For appearances (related to GOOD BOY, dogs & gender): Christine Mykithyshyn at Macmillan Publicity:)

For appearances (related to She’s Not There, Long Black Veil, She’s Not There, I’m Looking Through You,  Stuck in the Middle With You, Long Black Veil, and/or other gender, human rights & education issues:)
Kathryn Santora at Penguin Random House:

For press inquires:
Kris Dahl at ICM

To contact Jenny directly:

“We Can’t Call You Daddy if You’re Going to be a Girl.”

“We Can’t Call You Daddy if You’re Going to be a Girl.”
January 23, 2013 Jennifer Boylan

Here’s this weeks blog post over at my new digs at Psychology Today.  This one’s about how my sons found a name for me, and how that moment finally helped me realize things were going to be all right.

The JFB home page at PT provides links to all the blog posts, as well as containing some highly entertaining other material.

“We Can’t Call You Daddy if You’re Going to be a Girl”
Coming out as trans was hard.  Finding a name that my sons wanted to call me was harder.
By 2002, transition was behind me. I’d been a boy, but now I was a woman. It had been a long journey, involving therapy, endocrinology, a minister, a social worker, and a trip to the large size shoe store. There were times when it seemed as if that journey–which more than anything else resembled a kind of emigration–was never going to end.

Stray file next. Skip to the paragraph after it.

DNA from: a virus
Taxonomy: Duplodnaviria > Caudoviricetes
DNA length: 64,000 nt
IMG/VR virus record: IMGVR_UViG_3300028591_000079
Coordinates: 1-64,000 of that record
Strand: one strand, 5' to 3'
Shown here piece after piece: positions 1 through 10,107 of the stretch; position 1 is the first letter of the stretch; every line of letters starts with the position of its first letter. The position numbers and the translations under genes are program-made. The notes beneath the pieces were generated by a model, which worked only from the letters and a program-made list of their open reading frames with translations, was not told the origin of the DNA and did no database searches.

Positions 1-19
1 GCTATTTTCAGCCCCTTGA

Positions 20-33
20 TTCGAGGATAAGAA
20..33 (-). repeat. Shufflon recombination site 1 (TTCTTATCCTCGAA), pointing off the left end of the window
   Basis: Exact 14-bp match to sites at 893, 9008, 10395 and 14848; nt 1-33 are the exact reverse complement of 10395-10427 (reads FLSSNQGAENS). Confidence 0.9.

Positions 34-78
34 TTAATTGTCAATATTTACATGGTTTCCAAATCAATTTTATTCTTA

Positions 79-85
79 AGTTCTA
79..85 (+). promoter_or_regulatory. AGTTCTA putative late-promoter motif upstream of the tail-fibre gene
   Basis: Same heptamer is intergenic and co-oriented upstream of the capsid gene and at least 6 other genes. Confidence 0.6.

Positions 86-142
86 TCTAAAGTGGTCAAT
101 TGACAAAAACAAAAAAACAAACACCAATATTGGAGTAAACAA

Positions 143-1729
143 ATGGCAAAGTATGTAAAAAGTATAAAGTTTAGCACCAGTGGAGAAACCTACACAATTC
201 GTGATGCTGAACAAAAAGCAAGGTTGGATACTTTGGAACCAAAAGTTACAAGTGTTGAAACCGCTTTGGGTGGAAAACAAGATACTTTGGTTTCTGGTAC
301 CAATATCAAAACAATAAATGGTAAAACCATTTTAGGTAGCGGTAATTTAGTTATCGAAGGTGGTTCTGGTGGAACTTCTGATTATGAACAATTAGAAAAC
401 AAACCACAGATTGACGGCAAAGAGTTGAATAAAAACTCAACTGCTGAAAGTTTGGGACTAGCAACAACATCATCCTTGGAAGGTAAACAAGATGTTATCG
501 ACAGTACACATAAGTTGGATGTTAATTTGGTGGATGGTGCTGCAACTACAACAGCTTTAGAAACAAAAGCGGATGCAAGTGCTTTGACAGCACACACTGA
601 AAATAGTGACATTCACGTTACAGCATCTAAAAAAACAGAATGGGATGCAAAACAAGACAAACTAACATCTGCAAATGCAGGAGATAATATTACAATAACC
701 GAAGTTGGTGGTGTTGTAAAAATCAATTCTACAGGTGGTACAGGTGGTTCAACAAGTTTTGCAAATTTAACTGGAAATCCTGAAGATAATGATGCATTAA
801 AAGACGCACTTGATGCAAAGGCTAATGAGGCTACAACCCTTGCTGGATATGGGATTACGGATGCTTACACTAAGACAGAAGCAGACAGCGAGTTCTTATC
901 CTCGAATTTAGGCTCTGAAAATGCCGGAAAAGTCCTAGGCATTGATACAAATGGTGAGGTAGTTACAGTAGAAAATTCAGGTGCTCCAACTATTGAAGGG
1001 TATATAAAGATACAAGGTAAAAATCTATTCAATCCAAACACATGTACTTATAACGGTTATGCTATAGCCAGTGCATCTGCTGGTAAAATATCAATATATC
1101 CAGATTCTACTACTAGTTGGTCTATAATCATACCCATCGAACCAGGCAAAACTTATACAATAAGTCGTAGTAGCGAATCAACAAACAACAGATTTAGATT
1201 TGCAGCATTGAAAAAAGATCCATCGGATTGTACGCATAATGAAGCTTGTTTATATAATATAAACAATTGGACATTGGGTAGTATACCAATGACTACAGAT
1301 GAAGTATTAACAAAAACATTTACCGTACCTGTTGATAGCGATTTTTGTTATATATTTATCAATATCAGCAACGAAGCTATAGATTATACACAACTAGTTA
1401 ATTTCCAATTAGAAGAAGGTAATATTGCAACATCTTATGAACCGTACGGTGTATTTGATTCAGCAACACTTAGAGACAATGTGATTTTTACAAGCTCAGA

I had plenty of friends in the transgender community who suggested that it never would end, in fact; one such well wisher even sent me, on the day of my surgery, a card that said, “Now the journey really begins!” I remember putting the card aside with a feeling of exhaustion. The last thing I wanted, after everything my family had been through, was another journey.

And for the most part, that turned out to be true. As a couple, my wife and I went from a time in which we suddenly seemed, after twelve years together, like strangers, to a time in which once again we seemed familiar, if altered. I went back to work at the college and my students rolled with the changes. In time they were replaced by a new generation of students, young scholars who had never known me in the days Before.

Whatever it was I’d imagined I’d become, before I changed genders, had finally been replaced by the reality–both difficult and joyful– of what being a woman in the culture was actually going to mean.

There was one question though, that nagged at me, however, that woke me up in the middle of the night, and which caused me to lie there in the dark, unable to conjure an answer. What about the boys, a voice asked me. What about your two sons?

Now, speaking from the vantage point of my fifties–and my sons’ late teens– I know that…. (for the rest of the blog click here).


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